Inflation is set to ease further and the sluggish economy will likely pull down industrial output for April, according to a survey of economists conducted by VCCircle.
Official statistics on both inflation numbers for April and industrial performance for March are due next week.
A poll of 19 economists showed that consumer inflation is set to fall to 4.85 per cent, up from 5.17 per cent in March due to lower food prices. The average figure was culled from the median of the numbers thrown by the respondents.
The unseasonal rains which destroyed majority of rabi crops in the country has had limited impact on food prices. But the upside risks to inflation are high in the coming months as an increase in crude prices coupled with low monsoon predicted by IMD plays spoilsport.
On the other hand, economists did not expect much changes in wholesale prices, predicting a rate of fall of 2.3 per cent for April, compared with the year-ago period.
Meanwhile, the economists polled expect the industrial activity to slip further with output growth slowing down to 2.80 per cent for March from 5 per cent in February.
“Overall early economic data have been lukewarm for March and thus we don’t expect to see the continuation of the factory output growth that was recorded in February,” said Bharti Bhargava regional economist at 4CAST.
Data released last week on the index of eight core industries showed activity in the negative territory the first time in one-and-a-half years. The eight core industries is a proxy for IIP data as it comprises nearly 38 per cent of the weight of items included in the Index of Industrial Production (IIP).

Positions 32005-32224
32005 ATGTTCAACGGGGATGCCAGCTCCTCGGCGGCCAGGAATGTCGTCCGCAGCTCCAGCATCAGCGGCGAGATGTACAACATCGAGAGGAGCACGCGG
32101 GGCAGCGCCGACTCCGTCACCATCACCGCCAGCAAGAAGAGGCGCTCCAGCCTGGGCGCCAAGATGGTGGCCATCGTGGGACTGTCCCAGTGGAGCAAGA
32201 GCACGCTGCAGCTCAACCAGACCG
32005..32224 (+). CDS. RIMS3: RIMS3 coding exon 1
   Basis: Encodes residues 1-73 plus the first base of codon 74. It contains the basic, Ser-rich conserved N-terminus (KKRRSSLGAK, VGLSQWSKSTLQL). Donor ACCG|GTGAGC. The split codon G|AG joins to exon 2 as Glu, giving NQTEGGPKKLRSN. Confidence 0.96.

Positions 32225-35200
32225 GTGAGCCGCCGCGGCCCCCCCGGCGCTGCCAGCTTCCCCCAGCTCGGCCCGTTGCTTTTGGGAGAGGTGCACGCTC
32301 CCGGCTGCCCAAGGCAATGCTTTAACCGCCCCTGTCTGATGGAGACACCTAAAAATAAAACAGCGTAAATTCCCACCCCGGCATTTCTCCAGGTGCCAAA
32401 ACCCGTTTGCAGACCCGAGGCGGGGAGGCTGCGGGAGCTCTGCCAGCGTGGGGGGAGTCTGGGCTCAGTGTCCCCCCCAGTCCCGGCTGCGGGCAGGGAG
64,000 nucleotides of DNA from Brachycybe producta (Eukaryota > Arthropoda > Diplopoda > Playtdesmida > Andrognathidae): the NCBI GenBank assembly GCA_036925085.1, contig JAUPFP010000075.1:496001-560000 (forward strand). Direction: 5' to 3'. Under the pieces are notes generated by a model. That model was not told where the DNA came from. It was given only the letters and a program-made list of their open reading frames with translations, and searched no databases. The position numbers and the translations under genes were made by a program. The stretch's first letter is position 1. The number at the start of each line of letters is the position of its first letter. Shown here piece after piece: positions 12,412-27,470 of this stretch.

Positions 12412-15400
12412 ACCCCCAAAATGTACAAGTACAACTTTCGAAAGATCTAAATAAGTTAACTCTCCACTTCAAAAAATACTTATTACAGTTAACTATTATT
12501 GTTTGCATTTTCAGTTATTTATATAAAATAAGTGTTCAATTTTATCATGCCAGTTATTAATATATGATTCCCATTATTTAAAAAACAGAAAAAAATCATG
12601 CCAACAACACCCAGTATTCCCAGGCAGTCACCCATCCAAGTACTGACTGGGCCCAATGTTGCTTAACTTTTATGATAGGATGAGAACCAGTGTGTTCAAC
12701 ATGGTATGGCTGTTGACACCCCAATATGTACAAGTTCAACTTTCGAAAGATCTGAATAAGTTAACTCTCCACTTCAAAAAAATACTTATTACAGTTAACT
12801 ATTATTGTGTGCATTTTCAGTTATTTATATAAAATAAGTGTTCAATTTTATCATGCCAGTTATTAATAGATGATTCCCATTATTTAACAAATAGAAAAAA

Along with slumping core industries, falling exports are also expected to taper the industrial output. Exports have been sliding since September on account of weak global demand and fell by 21 per cent in March.
Activity in the Indian economy still remains muted despite the government’s effort to boost production. Manufacturing as well as service sector activity expanded at a weaker pace in April, according to data released by HSBC this week. HSBC Composite PMI declined to a six-month low of 52.5 in April.
The lack of growth in factory activity and inflation well below the RBI target of 6 per cent for the year, presenting a compelling case for RBI to slash rates in the upcoming policy review. RBI has already slashed rates twice this year by 50 bps but the benefits of the rate cut are still to propel growth in the economy. RBI in its April meeting had emphasised that the next rate cut would ensue only after bank has analysed further trends in inflation and when banks transfer the rate cut to consumers.
RBI is expected to meet for the second bi-monthly review on June 2.